1800-1900, — November 17, 2010 9:53 — 0 Comments
Mitchel policies and attitudes
The United Irishman lasted a mere three and a half months before it was suppressed by the government. Still it was phenomenally popular as Mitchel succinctly and clearly set out Young Ireland policies:
‘Land in Ireland is life: in proportion that our people keep or gain some foot-hold on the soil, in that proportion exactly they will live and not die’ (Vol 1 : No 2).
He fearlessly addressed what he especially thought of as his own people, the labourers, farmers and artisans of Ulster whose virtues (self-reliance, thrift, honesty and pragmatism) he especially admired. ‘How much of the corn that you sow and reap, do you get to eat?’
‘I would like to meet the Northern farmer’, he opined, in reference to the latter’s loyalty, ‘who would prefer dear government to cheap government: who likes the House of Brunswick (today we would say Windsor) better than his own house: who would rather have the affairs of the country managed by foreign noblemen than by himself and his neighbours …’
He concluded that an Irish revolution was an assertion of this self-reliance and independence and a defence of one’s home and soil. He also demanded the extension through the country of the Ulster Custom (fixity of tenure, fairness of rent and compensation for improvements).
Mitchel’s radicalism would have remained a minority opinion but for the Revolution in France in February 1848. Because the latter was bloodless, the estranged Young Irelanders rallied back to Mitchel’s cause: his group swiftly rejoined: even Conciliation Hall Repealers (O’Connell was dead) hoped for war between France and England to leave them in an excellent position to demand Repeal. The Irish Confederation openly discussed the probability of an Irish revolution.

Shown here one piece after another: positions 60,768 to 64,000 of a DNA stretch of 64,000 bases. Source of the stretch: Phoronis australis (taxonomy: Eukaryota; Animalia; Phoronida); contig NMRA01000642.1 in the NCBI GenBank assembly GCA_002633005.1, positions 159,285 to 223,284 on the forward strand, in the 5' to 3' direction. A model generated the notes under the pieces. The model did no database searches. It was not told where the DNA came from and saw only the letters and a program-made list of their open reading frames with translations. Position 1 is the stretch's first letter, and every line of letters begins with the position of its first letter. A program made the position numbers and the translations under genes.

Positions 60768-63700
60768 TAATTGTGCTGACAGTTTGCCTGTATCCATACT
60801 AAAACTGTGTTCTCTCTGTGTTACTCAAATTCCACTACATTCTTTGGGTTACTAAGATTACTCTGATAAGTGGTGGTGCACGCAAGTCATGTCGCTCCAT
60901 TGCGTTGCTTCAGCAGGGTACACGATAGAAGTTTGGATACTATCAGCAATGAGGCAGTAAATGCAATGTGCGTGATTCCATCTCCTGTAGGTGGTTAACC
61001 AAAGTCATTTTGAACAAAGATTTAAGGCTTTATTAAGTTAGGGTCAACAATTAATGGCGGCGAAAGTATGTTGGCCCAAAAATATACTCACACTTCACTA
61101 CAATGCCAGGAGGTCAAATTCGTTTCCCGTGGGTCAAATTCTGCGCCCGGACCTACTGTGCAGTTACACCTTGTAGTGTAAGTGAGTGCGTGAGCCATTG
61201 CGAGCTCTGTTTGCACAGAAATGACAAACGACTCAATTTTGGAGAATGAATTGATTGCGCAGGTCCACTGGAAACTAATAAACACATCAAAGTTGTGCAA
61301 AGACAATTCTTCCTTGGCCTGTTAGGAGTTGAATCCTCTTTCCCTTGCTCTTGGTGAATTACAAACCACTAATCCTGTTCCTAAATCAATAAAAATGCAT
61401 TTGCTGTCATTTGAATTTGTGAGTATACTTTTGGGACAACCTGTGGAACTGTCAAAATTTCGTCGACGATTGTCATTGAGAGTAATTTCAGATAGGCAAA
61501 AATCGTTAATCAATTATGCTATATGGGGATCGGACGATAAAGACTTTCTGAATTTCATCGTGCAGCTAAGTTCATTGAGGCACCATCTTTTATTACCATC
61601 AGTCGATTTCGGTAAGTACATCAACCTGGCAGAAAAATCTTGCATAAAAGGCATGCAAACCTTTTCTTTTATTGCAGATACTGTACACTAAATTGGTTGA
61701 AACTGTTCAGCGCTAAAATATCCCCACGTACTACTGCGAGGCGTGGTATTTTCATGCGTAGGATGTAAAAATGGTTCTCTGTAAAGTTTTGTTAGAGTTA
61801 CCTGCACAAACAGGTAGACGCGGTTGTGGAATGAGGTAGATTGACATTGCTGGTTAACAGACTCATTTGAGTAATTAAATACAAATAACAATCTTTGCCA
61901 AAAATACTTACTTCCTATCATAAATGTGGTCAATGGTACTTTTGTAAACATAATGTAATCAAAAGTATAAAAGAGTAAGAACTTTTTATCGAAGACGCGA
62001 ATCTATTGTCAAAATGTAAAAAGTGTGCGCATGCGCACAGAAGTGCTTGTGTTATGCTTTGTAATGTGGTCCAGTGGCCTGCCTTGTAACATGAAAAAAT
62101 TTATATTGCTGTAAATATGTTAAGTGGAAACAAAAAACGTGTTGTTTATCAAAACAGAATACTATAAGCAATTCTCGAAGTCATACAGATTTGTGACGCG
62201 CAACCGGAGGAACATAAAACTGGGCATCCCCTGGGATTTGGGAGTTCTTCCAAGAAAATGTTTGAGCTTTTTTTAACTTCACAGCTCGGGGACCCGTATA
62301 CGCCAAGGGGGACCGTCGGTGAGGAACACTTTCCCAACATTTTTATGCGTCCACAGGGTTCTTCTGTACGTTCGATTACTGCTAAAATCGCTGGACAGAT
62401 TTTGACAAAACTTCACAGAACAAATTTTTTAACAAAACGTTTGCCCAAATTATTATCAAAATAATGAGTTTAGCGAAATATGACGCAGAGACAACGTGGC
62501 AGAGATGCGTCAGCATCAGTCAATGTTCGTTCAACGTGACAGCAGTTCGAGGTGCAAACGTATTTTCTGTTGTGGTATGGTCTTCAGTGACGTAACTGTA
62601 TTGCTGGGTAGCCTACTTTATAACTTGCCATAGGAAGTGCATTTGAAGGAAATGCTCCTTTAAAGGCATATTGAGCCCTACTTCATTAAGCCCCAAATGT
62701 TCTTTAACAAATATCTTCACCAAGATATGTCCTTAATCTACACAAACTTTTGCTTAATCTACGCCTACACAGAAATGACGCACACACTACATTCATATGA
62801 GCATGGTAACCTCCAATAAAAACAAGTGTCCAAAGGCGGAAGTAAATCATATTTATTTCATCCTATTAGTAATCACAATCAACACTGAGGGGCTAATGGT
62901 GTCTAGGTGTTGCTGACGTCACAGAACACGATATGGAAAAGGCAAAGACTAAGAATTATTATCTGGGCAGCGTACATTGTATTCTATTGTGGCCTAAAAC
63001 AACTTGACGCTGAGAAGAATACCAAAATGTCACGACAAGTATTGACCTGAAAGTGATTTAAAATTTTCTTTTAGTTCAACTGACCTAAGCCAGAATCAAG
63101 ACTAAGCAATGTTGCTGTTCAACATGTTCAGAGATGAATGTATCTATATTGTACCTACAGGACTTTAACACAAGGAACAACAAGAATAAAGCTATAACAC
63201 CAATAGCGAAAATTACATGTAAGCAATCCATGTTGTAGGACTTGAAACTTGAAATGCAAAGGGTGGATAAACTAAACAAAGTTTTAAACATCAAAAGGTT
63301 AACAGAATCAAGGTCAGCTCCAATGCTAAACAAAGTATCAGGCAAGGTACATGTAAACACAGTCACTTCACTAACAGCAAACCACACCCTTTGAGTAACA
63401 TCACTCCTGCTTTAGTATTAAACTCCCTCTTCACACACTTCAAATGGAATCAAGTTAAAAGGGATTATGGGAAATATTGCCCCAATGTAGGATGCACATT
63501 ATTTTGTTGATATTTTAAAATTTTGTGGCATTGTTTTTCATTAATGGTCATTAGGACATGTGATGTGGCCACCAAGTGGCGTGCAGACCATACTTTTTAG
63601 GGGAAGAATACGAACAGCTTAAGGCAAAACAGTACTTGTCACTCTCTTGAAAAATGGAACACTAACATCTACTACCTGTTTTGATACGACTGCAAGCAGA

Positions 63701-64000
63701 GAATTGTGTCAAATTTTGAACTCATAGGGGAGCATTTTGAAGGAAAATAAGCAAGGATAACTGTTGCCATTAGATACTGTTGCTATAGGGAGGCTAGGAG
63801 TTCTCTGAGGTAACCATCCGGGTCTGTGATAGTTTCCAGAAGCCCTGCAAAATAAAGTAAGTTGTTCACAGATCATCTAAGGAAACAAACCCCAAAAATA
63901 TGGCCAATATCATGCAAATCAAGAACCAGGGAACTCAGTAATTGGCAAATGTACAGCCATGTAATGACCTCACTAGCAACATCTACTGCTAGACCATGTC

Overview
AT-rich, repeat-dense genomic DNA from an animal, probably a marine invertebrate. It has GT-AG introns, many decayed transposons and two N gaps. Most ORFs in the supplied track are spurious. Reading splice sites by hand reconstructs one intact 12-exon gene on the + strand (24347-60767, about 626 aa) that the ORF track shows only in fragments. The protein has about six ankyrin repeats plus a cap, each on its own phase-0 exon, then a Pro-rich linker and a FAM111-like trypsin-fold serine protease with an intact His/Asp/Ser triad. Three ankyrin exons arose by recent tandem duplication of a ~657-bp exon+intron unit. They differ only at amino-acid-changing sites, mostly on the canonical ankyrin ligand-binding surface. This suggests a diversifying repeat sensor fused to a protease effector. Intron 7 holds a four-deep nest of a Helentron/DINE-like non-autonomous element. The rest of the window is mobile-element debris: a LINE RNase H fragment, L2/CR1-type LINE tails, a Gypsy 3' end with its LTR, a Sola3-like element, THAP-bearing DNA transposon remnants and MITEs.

Even Gavan Duffy, his biographer and early friend, who in latter years acquired an animosity towards Mitchel, wrote:
‘Since the French Revolution (Feb ’48) his popularity has become prodigious: that opportune transaction seemingly, to his multitude of adherents, to be in some way his individual work. The boldness with which he threatened and assailed the government in his paper delighted the people: and his reputation grew with the rapidity that is only known in revolutions and was swollen by the most amazing myths … his latest profession on any subject was set up as a sort of eternal standard of right, from which deviation was shameful …’
Those who would dismiss Mitchel as a mere political polemicist and phamphleteer are very wide off the mark.